Dartmouth Company Pioneers Automated, No-Touch Covid-19 Screening

HALIFAX — Dartmouth startup Rimot Inc. has unveiled a new, automated Covid-19 screening technology in two locations in Halifax.

The company’s thermal-camera-and-pedal-powered screening kiosks are now set up at Volta and the Halifax Partnership as part of a pilot program aimed at testing the technology.

The kiosks allow the organizations to screen for Covid-19 quickly and safely by automating the process and eliminating any need for physical contact.

“Rimot Technologies has taken the lead in creating a much-needed, innovative solution that will help organizations of all sizes navigate re-opening during this pandemic and establish best practice for allowing external visitors on site,” Volta CEO Martha Casey said in a statement.

The company was founded in 2016 and has traditionally developed and sold remote monitoring technology. Its flagship product, RimotRF, helps organizations remotely monitor critical systems like generators and wireless transmitters.

CEO Andrew Boswell says the same customers who use the RimotRF platform were the ones who inspired Rimot to apply its technology to the Covid-19 pandemic.

“Those same customers, when Covid struck, were scrambling, particularly with essential workers, to figure out how to keep their workplaces safe,” Boswell explains. “So the genesis of what we now call RimoteHealth [was] our customers saying to us, ‘oh my gosh we’ve got to maintain operations through this, we need to keep our workplaces safe.’”

Boswell says Rimot realized screening was a vital part of helping organizations maintain that safety and that manual screening “is not a sustainable way to do it.”

The company began working on its RimotHealth prototype in May and has since shipped machines to organizations in North America and Europe.

RimotHealth not only automates the entire screening process, but it also makes it touchless.

The kiosks feature a thermal camera that can detect a person’s temperature without any physical contact. They’re also equipped with foot pedals that let the person being screened respond to screening questions without having to put their hands on anything.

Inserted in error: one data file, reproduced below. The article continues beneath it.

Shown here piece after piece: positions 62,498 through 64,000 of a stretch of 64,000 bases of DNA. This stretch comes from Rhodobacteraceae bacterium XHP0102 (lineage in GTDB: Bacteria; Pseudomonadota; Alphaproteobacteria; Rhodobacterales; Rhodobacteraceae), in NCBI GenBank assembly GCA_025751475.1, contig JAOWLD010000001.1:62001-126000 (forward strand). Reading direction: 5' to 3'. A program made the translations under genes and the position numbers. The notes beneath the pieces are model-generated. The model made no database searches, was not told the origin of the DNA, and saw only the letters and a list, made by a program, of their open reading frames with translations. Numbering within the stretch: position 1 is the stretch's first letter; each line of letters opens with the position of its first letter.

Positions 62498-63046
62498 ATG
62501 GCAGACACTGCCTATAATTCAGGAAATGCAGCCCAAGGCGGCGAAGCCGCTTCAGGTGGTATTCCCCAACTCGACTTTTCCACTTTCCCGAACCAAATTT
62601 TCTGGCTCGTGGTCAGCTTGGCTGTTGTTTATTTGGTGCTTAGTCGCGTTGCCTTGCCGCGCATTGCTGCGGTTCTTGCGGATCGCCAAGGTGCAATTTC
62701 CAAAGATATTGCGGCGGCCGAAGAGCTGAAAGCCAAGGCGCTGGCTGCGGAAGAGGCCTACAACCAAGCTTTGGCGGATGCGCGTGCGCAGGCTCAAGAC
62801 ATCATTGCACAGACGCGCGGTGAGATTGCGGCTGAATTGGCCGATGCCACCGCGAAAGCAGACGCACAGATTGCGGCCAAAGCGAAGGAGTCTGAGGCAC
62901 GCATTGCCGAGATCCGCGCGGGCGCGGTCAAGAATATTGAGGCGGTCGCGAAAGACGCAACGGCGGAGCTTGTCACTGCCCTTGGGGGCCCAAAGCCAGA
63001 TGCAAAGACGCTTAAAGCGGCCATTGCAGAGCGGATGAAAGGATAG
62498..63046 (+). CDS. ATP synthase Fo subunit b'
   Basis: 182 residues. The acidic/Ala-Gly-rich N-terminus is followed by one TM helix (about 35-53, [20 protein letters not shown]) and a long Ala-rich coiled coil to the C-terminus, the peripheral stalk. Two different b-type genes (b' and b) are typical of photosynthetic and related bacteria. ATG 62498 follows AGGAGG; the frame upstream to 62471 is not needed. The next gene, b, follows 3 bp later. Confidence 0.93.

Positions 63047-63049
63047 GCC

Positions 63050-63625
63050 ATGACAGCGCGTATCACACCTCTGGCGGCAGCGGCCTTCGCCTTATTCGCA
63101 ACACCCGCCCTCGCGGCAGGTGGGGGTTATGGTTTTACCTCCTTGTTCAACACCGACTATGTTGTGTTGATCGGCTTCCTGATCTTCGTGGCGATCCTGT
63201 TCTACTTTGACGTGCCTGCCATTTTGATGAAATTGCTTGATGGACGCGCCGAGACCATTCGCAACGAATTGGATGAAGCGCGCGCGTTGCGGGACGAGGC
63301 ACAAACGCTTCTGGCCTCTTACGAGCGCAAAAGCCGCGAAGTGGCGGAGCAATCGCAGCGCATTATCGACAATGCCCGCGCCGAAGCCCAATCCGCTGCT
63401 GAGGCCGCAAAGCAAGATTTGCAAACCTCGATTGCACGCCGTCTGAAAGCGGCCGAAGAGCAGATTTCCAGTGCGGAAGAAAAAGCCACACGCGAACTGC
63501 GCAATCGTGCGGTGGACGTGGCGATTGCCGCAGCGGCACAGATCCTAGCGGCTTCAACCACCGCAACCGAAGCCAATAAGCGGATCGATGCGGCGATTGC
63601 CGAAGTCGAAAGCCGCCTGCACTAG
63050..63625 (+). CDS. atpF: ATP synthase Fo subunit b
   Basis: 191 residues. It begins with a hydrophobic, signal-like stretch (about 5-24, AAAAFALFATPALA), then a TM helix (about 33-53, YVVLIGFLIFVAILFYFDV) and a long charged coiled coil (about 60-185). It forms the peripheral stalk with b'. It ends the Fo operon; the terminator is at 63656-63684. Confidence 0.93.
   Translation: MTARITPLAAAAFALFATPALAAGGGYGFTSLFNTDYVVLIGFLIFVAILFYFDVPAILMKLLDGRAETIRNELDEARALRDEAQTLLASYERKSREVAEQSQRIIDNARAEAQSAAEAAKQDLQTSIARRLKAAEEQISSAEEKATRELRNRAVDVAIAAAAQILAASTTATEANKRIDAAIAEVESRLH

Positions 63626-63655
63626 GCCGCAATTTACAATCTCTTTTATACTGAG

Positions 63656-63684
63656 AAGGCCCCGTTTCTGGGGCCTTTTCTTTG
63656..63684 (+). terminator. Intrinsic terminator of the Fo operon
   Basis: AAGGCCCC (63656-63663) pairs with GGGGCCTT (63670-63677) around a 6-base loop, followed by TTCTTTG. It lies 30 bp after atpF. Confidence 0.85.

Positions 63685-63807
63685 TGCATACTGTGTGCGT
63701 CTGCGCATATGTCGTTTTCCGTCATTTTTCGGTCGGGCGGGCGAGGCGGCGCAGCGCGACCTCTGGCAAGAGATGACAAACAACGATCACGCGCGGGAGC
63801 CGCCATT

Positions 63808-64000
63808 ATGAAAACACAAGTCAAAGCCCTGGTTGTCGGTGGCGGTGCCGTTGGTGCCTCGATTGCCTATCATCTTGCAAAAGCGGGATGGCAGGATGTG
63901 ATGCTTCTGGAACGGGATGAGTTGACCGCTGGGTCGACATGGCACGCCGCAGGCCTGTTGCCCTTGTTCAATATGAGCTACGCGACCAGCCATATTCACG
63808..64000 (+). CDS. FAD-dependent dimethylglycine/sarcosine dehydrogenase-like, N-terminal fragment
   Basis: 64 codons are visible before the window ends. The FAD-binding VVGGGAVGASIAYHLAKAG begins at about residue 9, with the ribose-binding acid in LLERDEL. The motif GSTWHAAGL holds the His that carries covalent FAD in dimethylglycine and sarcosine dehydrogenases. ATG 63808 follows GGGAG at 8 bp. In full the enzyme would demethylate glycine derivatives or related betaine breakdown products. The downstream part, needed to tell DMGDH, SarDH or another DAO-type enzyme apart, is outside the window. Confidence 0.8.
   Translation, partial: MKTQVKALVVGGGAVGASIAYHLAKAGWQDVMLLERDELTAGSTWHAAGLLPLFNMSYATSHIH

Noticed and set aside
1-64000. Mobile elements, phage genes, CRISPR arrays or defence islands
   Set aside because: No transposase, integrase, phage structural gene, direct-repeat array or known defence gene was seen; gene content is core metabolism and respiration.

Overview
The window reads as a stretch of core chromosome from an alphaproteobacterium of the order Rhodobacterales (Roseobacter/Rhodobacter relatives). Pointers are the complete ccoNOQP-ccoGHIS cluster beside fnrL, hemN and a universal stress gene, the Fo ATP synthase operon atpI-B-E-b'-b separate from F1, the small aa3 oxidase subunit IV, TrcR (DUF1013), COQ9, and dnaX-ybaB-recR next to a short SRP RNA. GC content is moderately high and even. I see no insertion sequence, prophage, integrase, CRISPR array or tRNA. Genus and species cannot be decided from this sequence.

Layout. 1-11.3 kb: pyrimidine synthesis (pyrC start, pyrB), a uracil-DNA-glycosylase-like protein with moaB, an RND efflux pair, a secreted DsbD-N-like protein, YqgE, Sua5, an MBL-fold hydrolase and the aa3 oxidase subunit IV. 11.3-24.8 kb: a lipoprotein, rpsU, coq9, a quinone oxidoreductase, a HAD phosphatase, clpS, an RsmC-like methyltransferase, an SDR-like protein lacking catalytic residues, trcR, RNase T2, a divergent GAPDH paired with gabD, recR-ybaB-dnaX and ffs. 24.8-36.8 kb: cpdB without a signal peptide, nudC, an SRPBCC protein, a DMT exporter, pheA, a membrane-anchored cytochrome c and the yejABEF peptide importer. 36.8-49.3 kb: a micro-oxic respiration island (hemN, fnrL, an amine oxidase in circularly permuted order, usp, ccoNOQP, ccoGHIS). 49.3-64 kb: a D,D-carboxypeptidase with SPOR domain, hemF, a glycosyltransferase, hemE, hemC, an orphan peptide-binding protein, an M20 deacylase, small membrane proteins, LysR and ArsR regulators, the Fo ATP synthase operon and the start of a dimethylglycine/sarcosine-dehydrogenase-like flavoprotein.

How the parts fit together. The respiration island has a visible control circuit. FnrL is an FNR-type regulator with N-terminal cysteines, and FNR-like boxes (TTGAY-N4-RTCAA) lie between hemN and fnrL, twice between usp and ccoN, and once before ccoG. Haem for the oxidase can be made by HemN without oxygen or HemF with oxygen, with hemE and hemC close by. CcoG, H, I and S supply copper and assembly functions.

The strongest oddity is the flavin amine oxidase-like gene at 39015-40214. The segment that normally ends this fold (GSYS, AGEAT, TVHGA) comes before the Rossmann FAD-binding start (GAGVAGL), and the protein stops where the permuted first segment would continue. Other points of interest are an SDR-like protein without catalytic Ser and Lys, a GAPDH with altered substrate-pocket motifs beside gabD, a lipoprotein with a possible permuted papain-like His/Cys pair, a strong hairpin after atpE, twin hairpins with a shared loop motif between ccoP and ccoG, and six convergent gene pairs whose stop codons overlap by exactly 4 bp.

Boswell says the process is “much safer, it’s much faster, and it’s more cost-effective than if [a human] has to administer those questions themself.”

The technology also takes advantage of the same remote monitoring platform that underpins the RimotRF system.

Organizations using the kiosk gain access to a portal where they can visualize the data it collects and see trends emerging. The same system can also send real-time alerts (if, for example, someone fails the screening test) and has applications for contact tracing.

The RimotHealth kiosks at Volta and the Halifax Partnership are part of a pilot project to help Rimot gather feedback on some new functionality they’ve built into the kiosks.

However, Boswell says the company has already shipped units to buyers in Canada, the United States, and the UK and that they have “a pretty robust pipeline” of potential future clients.

“We really appreciated Volta and the Halifax Partnership for stepping up early, deploying units, giving us feedback on them,” Boswell says. “It’s been so helpful to be part of the innovation district, and this is a very tangible example of that partnership.”

According to the Halifax Partnership, the RemotHealth pilot is the first project of the Halifax Innovation Outpost’s City as a Living Lab initiative, which is supported by Halifax Regional Municipality, Halifax Partnership, the Province of Nova Scotia, and Volta.

The initiative aims to help startups and scaleups beta test and evolve their products and services with public, private, post-secondary and community partners.

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